skip to content

Faculty of Philosophy


Oxford University Press, March 2000RNK image

Hardback £74 ISBN 0-19-825041-X

Paperback £25 ISBN 0-19-925261-0

Online edition

How do we account for the truth of arithmetic? And if it does not depend for its truth on the way the world is, what constrains the world to conform to arithmetic? Reason's Nearest Kin is a critical examination of the astonishing progress made towards answering these questions from the late nineteenth to the mid-twentieth century. In the space of fifty years Frege, Dedekind, Russell, Wittgenstein, Ramsey, Hilbert, and Carnap developed accounts of the content of arithmetic that were brilliantly original both techically and philosophically. Michael Potter's innovative study presents them all as finding that content in various aspects of the complex linkage between experience, language, thought, and the world. Potter's reading places them all in Kant's shadow, since it was his attempt to ground arithmetic in the spatio-temporal structure of reality that they were reacting against; but it places us in Godel's shadow too, since his incompleteness theorems supply us with a measure of the richness of the content they were trying to explain. This stimulating reassessment of some of the classic texts in the philosophy of mathematics reveals many unexpected connections and illuminating comparisons, and offers a wealth of ideas for future work in the subject.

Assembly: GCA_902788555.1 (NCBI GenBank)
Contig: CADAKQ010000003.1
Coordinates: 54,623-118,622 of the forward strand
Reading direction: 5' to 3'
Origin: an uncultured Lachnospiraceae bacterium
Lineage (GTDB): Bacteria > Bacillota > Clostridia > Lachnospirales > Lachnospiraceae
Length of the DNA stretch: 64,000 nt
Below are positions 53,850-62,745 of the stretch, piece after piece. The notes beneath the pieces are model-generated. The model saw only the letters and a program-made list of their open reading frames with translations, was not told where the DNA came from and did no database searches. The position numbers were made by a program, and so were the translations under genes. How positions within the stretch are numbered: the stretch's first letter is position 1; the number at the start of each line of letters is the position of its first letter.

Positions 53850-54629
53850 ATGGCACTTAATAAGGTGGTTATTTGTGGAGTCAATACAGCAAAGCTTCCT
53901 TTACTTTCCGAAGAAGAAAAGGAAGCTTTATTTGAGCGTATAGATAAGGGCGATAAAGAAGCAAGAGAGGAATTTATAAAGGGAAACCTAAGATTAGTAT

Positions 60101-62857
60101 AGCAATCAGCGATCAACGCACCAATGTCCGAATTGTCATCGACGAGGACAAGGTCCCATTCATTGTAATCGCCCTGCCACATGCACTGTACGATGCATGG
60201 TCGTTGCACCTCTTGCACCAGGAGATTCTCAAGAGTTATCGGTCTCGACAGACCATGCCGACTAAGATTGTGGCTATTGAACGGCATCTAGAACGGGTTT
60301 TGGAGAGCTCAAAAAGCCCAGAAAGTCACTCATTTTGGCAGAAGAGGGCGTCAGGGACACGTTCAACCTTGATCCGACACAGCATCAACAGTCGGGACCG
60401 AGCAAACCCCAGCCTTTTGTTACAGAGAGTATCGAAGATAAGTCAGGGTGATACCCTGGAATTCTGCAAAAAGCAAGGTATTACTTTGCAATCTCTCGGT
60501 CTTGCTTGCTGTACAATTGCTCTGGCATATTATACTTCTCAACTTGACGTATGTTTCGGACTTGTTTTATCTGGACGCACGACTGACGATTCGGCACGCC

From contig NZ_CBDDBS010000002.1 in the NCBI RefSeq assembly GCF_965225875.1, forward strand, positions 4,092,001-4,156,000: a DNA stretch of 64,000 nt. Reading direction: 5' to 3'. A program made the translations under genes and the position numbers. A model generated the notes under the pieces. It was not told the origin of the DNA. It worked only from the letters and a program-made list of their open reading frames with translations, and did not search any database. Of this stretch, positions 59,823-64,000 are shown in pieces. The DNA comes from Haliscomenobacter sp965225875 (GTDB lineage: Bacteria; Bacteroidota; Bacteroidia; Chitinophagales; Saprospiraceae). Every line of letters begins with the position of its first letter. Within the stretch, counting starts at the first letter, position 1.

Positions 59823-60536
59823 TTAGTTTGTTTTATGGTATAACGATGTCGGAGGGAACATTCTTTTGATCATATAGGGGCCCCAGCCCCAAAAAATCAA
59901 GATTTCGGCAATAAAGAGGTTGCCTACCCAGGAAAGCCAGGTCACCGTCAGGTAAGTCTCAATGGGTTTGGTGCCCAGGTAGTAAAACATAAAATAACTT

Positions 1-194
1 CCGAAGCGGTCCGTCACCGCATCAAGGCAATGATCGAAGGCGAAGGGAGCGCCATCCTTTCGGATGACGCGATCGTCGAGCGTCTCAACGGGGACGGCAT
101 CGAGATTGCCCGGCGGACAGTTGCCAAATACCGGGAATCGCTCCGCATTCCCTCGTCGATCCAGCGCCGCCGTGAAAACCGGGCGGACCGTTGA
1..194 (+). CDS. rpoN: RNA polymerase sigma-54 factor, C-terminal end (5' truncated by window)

• Kant
  • Grundlagen
  • Dedekind
  • Grundgesetze
  • Russell's account of classes
  • The Tractatus
  • The second edition of Principia
  • Ramsey
  • Hilbert's programme
  • Gödel
  • Carnap
  • Conclusion


  • Teun Koetsier, Zentralblatt 1016.03003
  • Gregory Landini, History and Philosophy of Logic 21 (2000) 231-4
  • Adrian Moore, TLS no. 5108 (2001) 31
  • J. MacFarlane, Journal of the History of Philosophy 39 (2001) 454-6
  • Mary Tiles, Isis 92 (2001) 439
  • William Demopoulos, British J. Phil. Sci. 52 (2001) 599-612
  • Øystein Linnebo, Mind 110 (2001) 810-13
  • Marco Ruffino, Erkenntnis, 56 (2002) 264-8
  • Sanford Shieh, Philosophical Review 111 (2002) 442-6
  • Joseph W. Dauben, MR 2003b:03005
  • Susan Sterrett, Philosophical Books 44 (2003) 294-6
  • Richard Zach, Notre Dame Journal of Formal Logic 46 (2005) 503-13

(Links may not work from your web address.)